To follow along with this tutorial, download the file. It contains the file, file, the contactForm.fla and the contactForm.php script. Without changing anything, this package will give you a basic Contact Form that you can set up in a few minutes. To get you going right away, we'll look at the two ways to use these files, before we dive into how to rearrange them to do anything extra that you need them to.

Here is what we will be building:


First, we'll look at a standalone example. You will be using the contactForm.fla, the and the files. Please note: Both examples assume that you have all the files in the same folder.


The contactForm.fla is empty. (It is made in CS4, but you can create one in CS3 pretty easily.) There is nothing on the stage, but have a look in the library. There you will find a Button component and a TextArea component. The List, TextInput and UIScrollBar are also there, but they come as part of the TextArea. To get components into the library, simply drag them from the Components panel straight into the library. Now they are available for use in our class files. Also notice under Properties that the Document Class is The only other thing to note is that the example fla is 530 pixels wide by 460 pixels high. The form, as it is laid out in the class, requires a minimum space of 490 pixels wide by 440 pixels high. This sizing of this fla will give you a 20 pixel margin on the left and the right, with a 10 pixel margin on the top and the bottom.

Open up the file and you will see that it is very simple. First we import all the display classes like so:
[AS]import flash.display.*;[/AS]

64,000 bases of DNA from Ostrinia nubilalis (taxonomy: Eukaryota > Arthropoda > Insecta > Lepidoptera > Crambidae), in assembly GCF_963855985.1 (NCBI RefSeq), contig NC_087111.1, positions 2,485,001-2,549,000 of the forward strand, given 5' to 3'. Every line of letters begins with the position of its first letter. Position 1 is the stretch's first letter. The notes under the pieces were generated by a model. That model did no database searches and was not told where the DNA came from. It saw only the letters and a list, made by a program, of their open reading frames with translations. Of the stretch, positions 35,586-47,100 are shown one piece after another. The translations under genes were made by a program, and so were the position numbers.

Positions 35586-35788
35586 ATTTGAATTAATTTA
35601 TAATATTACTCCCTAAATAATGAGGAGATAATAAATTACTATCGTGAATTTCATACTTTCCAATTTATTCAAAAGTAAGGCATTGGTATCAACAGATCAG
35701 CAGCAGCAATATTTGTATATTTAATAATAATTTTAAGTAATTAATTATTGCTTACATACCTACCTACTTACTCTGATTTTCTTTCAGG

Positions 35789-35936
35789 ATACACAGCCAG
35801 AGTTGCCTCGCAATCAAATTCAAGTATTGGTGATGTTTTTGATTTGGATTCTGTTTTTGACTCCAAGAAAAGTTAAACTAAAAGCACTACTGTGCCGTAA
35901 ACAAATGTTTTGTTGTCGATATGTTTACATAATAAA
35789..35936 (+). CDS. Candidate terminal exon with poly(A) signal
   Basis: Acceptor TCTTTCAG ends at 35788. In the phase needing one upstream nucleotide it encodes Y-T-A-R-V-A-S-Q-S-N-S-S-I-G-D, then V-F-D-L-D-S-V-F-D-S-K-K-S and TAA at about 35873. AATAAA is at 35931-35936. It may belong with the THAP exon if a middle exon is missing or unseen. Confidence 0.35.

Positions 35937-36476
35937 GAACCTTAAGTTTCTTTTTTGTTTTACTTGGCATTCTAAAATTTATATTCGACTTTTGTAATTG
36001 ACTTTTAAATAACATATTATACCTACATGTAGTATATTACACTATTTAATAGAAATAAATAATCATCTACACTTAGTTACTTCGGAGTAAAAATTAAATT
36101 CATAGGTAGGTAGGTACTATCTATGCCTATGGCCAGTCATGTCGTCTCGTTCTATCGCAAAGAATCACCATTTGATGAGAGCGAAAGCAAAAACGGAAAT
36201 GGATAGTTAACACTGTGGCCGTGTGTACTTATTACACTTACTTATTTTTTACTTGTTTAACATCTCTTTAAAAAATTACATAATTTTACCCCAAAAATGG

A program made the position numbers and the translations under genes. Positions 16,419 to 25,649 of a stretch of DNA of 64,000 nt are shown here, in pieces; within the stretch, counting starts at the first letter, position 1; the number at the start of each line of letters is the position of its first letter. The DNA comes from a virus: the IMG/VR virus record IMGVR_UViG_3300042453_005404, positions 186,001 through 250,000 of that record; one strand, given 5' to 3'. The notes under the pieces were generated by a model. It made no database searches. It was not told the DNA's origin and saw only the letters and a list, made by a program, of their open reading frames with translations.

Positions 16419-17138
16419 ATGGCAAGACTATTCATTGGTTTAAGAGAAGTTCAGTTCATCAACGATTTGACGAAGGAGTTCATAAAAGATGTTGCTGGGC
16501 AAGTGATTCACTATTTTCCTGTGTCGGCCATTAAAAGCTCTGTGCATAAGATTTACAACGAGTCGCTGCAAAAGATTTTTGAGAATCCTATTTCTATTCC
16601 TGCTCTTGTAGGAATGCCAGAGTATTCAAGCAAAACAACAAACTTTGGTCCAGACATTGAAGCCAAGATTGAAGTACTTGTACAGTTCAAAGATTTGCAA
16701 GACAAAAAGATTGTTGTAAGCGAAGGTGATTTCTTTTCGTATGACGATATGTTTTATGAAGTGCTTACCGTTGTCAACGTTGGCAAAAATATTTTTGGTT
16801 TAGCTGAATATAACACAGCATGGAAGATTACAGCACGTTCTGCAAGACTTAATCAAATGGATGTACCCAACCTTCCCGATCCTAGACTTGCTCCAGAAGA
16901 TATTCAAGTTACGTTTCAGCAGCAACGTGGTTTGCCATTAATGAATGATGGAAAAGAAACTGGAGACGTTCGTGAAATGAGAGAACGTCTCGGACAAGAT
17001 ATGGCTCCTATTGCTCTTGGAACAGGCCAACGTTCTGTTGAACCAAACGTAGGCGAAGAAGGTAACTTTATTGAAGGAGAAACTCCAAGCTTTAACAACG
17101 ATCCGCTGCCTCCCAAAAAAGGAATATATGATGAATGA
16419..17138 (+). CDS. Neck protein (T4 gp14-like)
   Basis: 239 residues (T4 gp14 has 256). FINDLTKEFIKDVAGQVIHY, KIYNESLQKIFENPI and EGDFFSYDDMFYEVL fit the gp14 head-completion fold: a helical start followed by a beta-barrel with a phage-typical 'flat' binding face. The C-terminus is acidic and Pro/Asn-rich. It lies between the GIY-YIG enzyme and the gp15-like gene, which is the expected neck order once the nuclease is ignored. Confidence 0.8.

Next, we declare a new variable called cf to act as our contact form.
private var cf:ContactForm;

Now we create an instance of cf and set it's x and y properties to give the margins we discussed above. If you need your flash movie to be wider, say 800 pixels, then change the fla to that width and then, to keep the contact form centered, simply adjust your x value using the formula: (width - 490)/2. So 800 - 490 = 310. 310/2 = 155. So x is now 155.
There are three parameters to pass to the class. The first is the Subject Line of the email the contact form will send, the second is the email address that you want to send the form to and the third is the name of the person or company you want to send the form to.
[AS]cf = new ContactForm("Site Visitors Comments", "", "Xty Digital Design");
cf.x = 20;
cf.y = 10;

And that is all you need to do. Publish the movie and weave the html code into your html contact page. Upload that contact page, the contactForm.swf and the contactForm.php file to your web server and you're good to go. You don't need to make any changes to the contactForm.php file since you have passed the parameters it requires in the ContactForm itself.

Using it in an existing Flash Movie

The second method of using this is nearly the same, but you won't be using the contactForm.fla or the file. Instead, you will declare the cf variable and create an instance of it in whatever flash movie you want to add the contact form to. As long as the file is in the same folder as the rest of your movie, you won't need to import the class. You will need to set up the x and y properties to fit in with your existing movie, and make sure that you have the Button and TextArea components in your fla's library, but that is the only difference.

But what if you need to collect extra information that is not part of the core Contact Form? That's what we will take a look at next.